Conspiracy theorist and Donald Trump stalwart Alex Jones could be digging himself one hell of a hole. Though he eagerly invoked his Fifth Amendment right to over 100 questions during a private meeting Monday with the Jan. 6 committee, once on his podcast, he shared his “unofficial testimony,” portraying himself as an innocent Trump supporter merely swept up in the chaos of Jan. 6.
Politico was first to report Tuesday that Jones sat for the deposition. Neither a committee spokesman nor Jones returned request for comment; however, Jones did breathlessly describe his experience on his show. He noted he was not sworn under oath during the meeting with the committee and underlined that his lawyers told him to invoke his Fifth Amendment right against self-incrimination when he appeared.
“It can be used against you and twisted against you,” Jones opined Monday night of the remarks he could make.
Calling the committee’s questions “overall pretty reasonable,” he nonetheless insisted it was a “good thing” he stayed silent with the committee because he’s “the type that tries to answer things correctly even if I don’t know all the answers,” he said.
“And they can claim its perjury … Half of the questions I didn’t know answers to and [they showed] a bunch of emails I’ve never seen, and planning things I’ve never seen, at least from memory, but who knows,” Jones said before adding that Jan. 6 was “all one big blur.”
“And I just jumped into a river of a million people in D.C. and floated down it,” he added. “You cannot control the river when you’re floating on a tube down the rapids.”
Maybe not. But one can bail from that tube and swim hard for shore before irrevocably plummeting over any dangerous falls that could lie around the bend.
Regardless, Jones said the committee also showed him a series of text messages he had with Caroline Wren and Cindy Chafian. Wren was described on a Jan. 6 Women for America First rally permit as a “VIP Adviser” and was reportedly in regular contact with Trump’s former Chief of Staff Mark Meadows about the impending certification of electoral votes.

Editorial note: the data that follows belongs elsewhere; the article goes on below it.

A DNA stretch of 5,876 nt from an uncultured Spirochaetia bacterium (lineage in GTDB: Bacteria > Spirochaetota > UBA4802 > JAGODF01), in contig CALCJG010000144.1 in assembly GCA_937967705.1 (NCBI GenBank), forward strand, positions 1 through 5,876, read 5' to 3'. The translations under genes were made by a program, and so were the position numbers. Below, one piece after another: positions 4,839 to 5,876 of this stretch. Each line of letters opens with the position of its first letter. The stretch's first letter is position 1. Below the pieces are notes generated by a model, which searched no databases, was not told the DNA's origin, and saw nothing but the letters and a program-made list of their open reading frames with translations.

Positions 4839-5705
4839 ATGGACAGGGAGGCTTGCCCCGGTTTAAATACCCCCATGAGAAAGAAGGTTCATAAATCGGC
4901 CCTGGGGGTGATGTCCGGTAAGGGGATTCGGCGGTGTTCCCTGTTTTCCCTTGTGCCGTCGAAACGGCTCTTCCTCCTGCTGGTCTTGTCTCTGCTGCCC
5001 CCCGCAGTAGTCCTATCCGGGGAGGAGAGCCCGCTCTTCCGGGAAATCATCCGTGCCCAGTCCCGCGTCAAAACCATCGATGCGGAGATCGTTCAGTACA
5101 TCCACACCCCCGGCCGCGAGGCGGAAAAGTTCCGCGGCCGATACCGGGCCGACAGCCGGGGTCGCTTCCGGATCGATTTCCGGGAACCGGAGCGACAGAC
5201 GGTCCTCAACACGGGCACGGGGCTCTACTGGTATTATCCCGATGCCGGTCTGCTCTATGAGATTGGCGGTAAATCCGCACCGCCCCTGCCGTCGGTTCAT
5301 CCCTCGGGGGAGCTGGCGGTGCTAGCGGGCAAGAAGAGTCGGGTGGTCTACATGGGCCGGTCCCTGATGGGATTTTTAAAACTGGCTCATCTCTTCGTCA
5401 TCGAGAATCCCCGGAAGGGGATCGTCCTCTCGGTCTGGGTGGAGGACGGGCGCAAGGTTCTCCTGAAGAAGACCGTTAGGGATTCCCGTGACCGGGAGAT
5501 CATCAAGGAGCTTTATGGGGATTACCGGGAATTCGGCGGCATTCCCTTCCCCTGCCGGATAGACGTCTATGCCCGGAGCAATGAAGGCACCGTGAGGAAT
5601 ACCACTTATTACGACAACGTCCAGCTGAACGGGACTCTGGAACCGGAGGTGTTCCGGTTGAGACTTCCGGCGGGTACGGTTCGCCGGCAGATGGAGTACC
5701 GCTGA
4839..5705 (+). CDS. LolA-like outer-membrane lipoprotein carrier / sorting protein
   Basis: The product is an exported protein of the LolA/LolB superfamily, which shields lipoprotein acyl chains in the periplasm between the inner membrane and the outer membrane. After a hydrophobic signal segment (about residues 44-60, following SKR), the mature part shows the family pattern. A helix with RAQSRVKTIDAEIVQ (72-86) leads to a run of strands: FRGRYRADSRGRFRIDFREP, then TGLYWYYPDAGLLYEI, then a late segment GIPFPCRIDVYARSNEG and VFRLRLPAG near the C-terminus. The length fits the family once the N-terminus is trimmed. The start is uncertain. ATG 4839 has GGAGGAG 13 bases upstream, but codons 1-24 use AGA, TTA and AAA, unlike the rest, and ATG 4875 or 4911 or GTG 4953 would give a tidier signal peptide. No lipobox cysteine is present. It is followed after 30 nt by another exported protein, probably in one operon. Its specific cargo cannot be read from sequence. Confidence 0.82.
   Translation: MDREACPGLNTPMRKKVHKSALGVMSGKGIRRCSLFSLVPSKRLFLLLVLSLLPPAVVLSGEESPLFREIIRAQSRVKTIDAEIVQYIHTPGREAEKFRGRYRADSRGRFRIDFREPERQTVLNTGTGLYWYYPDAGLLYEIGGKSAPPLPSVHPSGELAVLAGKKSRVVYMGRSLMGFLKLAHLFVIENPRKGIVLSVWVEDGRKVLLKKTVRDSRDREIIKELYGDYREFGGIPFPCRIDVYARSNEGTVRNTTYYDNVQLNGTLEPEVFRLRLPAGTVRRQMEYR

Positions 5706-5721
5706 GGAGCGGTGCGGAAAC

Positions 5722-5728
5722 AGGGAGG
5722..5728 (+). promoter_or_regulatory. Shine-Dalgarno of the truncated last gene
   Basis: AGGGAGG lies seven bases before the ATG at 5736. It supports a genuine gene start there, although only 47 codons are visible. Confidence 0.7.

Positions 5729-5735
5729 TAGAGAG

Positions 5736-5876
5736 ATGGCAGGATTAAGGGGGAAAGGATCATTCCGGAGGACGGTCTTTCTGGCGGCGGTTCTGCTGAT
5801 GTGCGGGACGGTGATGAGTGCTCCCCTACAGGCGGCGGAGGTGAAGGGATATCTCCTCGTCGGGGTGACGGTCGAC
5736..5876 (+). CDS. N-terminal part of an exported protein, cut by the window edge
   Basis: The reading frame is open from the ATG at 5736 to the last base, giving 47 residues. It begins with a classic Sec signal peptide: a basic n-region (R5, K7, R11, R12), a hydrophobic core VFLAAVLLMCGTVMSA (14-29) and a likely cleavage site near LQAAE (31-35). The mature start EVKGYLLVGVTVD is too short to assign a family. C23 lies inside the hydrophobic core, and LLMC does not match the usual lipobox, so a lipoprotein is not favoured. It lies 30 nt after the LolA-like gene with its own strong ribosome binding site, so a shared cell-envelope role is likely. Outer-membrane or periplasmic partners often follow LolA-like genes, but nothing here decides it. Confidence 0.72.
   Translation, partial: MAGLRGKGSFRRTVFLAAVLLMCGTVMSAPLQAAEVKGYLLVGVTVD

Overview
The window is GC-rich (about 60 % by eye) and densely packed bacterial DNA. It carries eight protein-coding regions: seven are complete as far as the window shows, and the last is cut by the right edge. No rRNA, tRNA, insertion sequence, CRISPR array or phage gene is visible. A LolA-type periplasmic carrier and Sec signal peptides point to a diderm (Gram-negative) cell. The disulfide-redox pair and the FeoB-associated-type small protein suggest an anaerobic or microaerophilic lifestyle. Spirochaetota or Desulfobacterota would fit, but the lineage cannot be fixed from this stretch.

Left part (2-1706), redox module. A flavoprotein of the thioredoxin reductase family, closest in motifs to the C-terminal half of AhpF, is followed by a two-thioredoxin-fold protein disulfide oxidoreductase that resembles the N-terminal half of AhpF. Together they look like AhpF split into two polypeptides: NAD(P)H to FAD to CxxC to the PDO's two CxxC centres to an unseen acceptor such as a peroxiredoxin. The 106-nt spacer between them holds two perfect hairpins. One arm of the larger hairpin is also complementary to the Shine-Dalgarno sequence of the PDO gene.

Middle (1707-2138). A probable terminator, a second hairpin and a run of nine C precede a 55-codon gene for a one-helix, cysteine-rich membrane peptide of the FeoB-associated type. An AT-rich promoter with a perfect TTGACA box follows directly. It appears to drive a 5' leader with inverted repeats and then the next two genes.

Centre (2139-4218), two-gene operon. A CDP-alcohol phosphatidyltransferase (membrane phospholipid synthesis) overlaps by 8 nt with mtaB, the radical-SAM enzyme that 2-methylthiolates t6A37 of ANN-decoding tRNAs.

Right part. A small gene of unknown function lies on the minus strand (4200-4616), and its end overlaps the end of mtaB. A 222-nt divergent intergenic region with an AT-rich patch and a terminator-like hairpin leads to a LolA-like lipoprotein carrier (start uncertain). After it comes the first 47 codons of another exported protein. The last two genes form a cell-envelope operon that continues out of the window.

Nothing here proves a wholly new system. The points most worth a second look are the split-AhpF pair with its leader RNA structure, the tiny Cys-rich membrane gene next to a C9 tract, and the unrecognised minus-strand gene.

Wren was also at the alleged center of a bid to park dark money funds to the Trump campaign with the Republican Attorneys General Association and other groups.
Chafian, who is the founder of the pro-Trump Eighty Percent Coalition, was responsible—according to the committee—for submitting the first permit application for the pro-Trump Women for America First rally on Jan. 6. She also spearheaded another pro-Trump rally on Jan. 5 at D.C.’s Freedom Plaza.
Both women were subpoenaed last fall, and both have reportedly been cooperative with the probe.
In his post-deposition appearance, Jones insisted he did not use members from either the Oath Keepers or Proud Boys to serve as his private security while he was in Washington on Jan. 6.
Referencing the extremist groups, he said he wasn’t “putting these people down” when he decided to hire “12 or 14 security people” from a private firm based in Austin, Texas, instead.
“I try to go and get professional people,” he said, claiming that members of his detail were former D.C. and Maryland police officers.
“There’s no way I have D.C. police and Maryland police off duty trying to do an insurrection. By the way, the company we hired was all Black guys … Big Black guys. They are all the size of NFL lineman—I mean, 6’8”, 6’6” were the little guys … and they were Democrats, I think basically, or nonpartisan leaning liberal,” Jones claimed.
Jones also said he didn’t see the Proud Boys or Oath Keepers as a major threat on Jan. 6 when discussing sedition charges on the podcast that were recently brought against Oath Keepers, including its former leader Elmer Stewart Rhodes.
Jones merely saw it all as “LARPing” or “live action role playing.”